Did this financial instrument cause the mortgage meltdown?

by Ryan Smith26 May 2015
University of Texas at Dallas researchers have published the first empirical investigation that connects credit default swaps to the mortgage defaults that helped cause the 2007-2008 financial meltdown.

The authors of the study, Dr. Harold H. Zhang and Dr. Feng Zhao, found a direct correlation between credit default swaps and higher mortgage default rates. A credit default swap (CDS) is an agreement wherein the seller of the CDS will compensate the buyer (usually the creditor of the loan referenced in the CDS) in the event of a loan default. In effect, a CDS is an insurance policy that provides protection to an investor in case a borrower defaults on a loan.

However, Zhang and Zhao found that credit default swaps led directly to higher default rates, according to Phys.org. Lenders would originate poor-quality loans, which were then repackaged, securitized and sold to investors. With the loans no longer on their books, lenders had less incentive to monitor the borrowers, and the investors – who were relying on the credit default swaps as insurance – also neglected to keep an eye on the borrowers.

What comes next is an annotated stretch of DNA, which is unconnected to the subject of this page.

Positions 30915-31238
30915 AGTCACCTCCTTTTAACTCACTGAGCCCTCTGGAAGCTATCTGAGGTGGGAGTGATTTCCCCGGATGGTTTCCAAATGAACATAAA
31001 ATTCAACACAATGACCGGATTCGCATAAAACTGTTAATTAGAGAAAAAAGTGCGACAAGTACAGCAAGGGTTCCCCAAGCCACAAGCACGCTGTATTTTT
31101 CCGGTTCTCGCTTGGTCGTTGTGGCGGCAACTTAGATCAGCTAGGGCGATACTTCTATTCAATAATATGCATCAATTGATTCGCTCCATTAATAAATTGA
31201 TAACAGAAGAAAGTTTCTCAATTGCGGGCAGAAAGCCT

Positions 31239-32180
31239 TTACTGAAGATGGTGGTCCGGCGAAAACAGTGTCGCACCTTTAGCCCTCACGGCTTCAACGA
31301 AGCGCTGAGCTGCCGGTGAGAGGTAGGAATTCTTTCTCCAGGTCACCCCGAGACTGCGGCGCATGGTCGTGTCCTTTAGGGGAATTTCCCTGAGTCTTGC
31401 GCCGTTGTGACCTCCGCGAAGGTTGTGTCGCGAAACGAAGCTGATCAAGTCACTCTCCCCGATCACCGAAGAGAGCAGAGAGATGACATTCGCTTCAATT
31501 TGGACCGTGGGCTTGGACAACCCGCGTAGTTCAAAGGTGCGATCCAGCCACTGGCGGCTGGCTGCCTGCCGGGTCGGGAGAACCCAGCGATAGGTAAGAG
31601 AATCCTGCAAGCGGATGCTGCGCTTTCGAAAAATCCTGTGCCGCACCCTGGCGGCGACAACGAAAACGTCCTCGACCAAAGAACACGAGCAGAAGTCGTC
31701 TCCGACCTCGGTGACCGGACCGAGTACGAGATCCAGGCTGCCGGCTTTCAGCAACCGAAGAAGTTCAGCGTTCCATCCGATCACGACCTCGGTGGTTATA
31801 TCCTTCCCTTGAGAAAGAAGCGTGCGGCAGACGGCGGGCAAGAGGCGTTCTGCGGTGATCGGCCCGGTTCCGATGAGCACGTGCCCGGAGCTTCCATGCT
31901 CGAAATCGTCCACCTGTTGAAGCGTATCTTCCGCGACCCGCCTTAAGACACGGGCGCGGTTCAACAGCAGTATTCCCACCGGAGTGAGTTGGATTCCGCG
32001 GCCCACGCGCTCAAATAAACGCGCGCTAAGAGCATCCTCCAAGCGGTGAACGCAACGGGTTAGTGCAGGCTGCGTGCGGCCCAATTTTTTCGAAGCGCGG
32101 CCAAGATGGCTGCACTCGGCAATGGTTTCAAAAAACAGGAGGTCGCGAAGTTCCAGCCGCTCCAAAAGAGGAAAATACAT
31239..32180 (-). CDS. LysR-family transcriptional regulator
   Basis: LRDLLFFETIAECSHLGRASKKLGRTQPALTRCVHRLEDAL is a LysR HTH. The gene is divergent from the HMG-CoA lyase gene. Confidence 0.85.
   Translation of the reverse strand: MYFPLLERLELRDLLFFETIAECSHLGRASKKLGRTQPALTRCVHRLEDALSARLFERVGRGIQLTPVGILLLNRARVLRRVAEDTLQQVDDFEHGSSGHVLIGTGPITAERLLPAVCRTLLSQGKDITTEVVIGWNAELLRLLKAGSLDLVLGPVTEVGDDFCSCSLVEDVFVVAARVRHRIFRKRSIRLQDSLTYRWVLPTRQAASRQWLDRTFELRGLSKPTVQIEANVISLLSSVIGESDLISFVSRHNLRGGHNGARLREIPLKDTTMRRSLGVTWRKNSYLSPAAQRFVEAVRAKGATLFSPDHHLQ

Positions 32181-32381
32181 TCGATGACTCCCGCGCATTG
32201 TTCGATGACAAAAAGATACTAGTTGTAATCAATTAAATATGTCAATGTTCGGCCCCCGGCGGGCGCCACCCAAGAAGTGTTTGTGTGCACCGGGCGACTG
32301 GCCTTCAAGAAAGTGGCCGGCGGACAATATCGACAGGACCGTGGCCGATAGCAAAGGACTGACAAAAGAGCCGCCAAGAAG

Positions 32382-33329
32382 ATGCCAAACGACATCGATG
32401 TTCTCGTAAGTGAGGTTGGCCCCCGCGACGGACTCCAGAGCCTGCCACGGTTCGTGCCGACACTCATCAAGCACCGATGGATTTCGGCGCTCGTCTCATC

“That’s how the credit default swaps created more hazard issues and actually exacerbated the financial crisis – because it encouraged origination of poor-quality loans,” Zhang told Phys.org.

The researchers found that loans originated with CDS coverage were much more likely to become delinquent than loans originated without it, according to Phys.org. They also found that banks sent the shakiest subprime loans to pools with CDS contracts.

And while the researchers say that credit default swaps can be good for protecting investors, the lack of regulatory oversight for the instrument was a recipe for failure.

“If you look at home insurance, health insurance, life insurance, it’s a much-regulated industry,” Zhang told Phys.org. “But with credit default swap, there is no regulation. No one really knows how many policies have been issued or how many are outstanding. There should be a centralized clearing house collecting all this information."

Many have linked credit default swaps anecdotally to the meltdown, but the University of Texas at Dallas study is the first empirical investigation to make the connection.
 
 

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